I've been remiss in posting the last few weeks. After my 20-miler, my running taper kind of snowballed into a taper in all parts of my life, and at the bottom of the barrel was blogging.
In short, I was not a taper-hater, but really enjoyed putting in fewer miles. Even though it meant, oddly, that my shinjury was hurting more. My health insurance denied me any more physical therapy 3 weeks before the marathon. Granted, it's really hard to prove medical necessity when you are running 20-milers, but it still sucked. I went for a couple of out-of-pocket visits anyway, just for the peace of mind. (And because my PT is the best EVER.)
In the last weeks of my training program I became better friends with a group of girls and despite my complaints about the program, I wouldn't trade that running camaraderie for anything! (Okay, maybe a sub-3:00 marathon...) I also need to give a HUGE shout out to my Outward Bound running teammate and fund-raising partner, Jaimie. She is one the funniest people I've ever met and it has been a pleasure to make a new friend in her. All these gals really made training fun, and it was great to hang out at the events leading up to the marathon.
Okay, so the marathon. After all the fireworks and pasta parties, the day finally came where I had to wake up and run 26.2 miles.
For starters, a quick re-cap last year's NYC Marathon (and my first ever): I felt awesome in the beginning, nauseous in the middle, felt like death from miles 17-20, and then amazing for the last 6. So, with that in mind, I really just wanted to feel good on 1st Avenue this year- it's one of the most fun parts of the race, the strip where all my friends and family are- and I really wanted to enjoy it this time.
First of all, beautiful weather!!! A little warmer than I wanted, but it sure beat the snow we got last weekend. I started out with Jaimie, Angela and Sarah. Jaimie and I stayed together until mile 12, and then she stopped to use the bathroom. I was feeling good, and managed to hold on to that through Queens (where I started feeling awful last year). Although I tried not to run with my headphones on, I broke down and put on my emergency playlist to make sure I got over the Queensboro Bridge feeling strong. There were a lot of walkers to dodge on the bridge and my achilles on both legs felt a little wonky, but that subsided pretty quickly. On to 1st Ave.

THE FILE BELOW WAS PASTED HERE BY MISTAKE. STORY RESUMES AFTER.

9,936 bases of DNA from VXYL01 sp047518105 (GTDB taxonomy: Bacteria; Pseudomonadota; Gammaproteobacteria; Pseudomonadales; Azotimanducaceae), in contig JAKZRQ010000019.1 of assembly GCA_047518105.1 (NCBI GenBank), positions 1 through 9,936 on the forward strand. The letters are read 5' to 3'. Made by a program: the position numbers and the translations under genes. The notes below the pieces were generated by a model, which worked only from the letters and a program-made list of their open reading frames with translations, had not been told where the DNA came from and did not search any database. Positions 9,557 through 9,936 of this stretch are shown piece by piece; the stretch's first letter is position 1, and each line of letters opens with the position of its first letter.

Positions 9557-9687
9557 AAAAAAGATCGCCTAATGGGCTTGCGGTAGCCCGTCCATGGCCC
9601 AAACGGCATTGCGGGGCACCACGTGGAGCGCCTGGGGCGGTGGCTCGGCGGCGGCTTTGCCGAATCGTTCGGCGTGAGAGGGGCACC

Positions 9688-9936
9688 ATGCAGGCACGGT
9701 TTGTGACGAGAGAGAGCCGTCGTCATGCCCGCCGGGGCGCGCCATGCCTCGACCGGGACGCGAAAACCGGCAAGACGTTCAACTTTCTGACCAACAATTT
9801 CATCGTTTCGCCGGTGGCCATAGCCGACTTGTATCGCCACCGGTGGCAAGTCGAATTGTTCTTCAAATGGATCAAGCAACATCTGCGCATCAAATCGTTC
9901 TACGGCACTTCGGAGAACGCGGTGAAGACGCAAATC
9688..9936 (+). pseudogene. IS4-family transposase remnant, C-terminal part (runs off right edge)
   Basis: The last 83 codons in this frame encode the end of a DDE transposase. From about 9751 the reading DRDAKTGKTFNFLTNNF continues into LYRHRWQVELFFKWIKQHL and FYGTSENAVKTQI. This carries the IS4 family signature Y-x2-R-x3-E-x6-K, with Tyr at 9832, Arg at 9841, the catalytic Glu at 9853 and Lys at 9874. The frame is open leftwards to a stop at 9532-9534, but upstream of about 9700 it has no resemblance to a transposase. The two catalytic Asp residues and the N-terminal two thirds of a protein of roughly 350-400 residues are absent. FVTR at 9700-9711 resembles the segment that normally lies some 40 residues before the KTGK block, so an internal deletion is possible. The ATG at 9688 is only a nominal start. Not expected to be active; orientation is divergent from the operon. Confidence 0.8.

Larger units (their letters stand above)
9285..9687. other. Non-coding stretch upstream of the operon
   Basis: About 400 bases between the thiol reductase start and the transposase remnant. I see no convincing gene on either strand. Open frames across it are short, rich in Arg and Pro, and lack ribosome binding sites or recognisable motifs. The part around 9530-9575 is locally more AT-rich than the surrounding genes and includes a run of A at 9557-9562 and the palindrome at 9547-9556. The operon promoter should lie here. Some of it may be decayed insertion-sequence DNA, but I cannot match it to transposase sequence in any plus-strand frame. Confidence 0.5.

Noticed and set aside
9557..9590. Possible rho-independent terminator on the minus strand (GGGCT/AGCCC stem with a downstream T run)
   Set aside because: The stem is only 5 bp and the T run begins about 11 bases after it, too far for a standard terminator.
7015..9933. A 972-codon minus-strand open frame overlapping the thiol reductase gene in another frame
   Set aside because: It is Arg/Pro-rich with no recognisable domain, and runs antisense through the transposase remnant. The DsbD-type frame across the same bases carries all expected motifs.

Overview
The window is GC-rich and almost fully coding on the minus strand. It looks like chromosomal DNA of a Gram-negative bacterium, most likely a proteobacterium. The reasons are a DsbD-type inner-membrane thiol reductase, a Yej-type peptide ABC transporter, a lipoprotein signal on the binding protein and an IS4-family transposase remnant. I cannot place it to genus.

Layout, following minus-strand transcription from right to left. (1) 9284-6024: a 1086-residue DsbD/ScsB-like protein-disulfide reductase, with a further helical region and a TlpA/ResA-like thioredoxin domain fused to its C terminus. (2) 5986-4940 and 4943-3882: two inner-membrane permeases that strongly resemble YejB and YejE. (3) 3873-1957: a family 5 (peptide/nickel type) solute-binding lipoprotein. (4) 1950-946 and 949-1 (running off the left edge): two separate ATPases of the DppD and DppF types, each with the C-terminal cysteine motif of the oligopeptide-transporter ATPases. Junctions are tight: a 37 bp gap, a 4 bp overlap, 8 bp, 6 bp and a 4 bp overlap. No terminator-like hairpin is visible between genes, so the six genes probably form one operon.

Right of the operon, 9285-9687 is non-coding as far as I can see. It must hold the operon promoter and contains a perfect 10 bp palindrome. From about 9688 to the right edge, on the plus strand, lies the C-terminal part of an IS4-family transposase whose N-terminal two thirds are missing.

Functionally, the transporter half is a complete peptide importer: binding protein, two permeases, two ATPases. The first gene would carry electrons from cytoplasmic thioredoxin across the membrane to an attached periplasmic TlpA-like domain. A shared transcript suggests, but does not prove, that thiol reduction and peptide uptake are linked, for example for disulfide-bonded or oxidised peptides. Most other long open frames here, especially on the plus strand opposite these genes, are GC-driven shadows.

I got off the bridge and onto 1st Ave feeling SO MUCH BETTER than last year. I couldn't wait to see my family. Some of them came all the way down from Boston to see me. (My family nickname is Danaburger, so they were holding a huge construction paper cheeseburger I could see from a mile away.) I gave them all hugs and took a few pictures. They gave me Powergel and water. It was great. I saw more friends on 95th and 105th, and ran into some more Jackrabbit people in East Harlem.
Unlike last year, I was aching. The soles of my feet were terribly sore, and my legs were feeling tired. The Bronx was nice and quick, and getting back into Manhattan Harlem was rocking as always :) I popped my music on again for the long stretch up 5th Ave. Some of my friends walked over to see me twice which was a great boost. Once we entered the park I felt a lot better knowing there were only 3 miles to go.
Saw my family again in the park right after mile 25 which gave me a great push at the end. I reigned myself in on Central Park South (it's much longer and steeper 25 miles into a run than walking it in 'real life.') But once I turned the corner at Columbus Circle, forget it—I tore up that last hill like it was my job, finishing strong. Afterward I met up with my mom and then went out later to celebrate with Nydia and Sarah! We rock! A complete photologue of my marathon shenanigans is here: Dana's 2011 ING NYC Marathon!
Overall, NY is a tough course but I love the bridges. For some reason hills don't bother me (and are especially a nice break for burning quads). I ended up running it 3 minutes slower than last year, which is a bummer. I could've not stopped to say hi to folks, but it was more important to me to take 30 seconds every so often and let them know I really appreciated them coming to cheer. I was also pretty conservative with my pace since my shin injury caused me to slow (and even stall) my training, and I didn't want it acting up on this run. I guess all things considered that's not so bad. I was still under 5 hours (and actually got my name in the NY Times this year! 4:57:38)
Last year I felt super depressed and aimless once the marathon was over, but this year I'm feeling good since I know there is another in my near future. I'm gonna take a few weeks off to let my leg fully recover, and then let the training for Paris begin!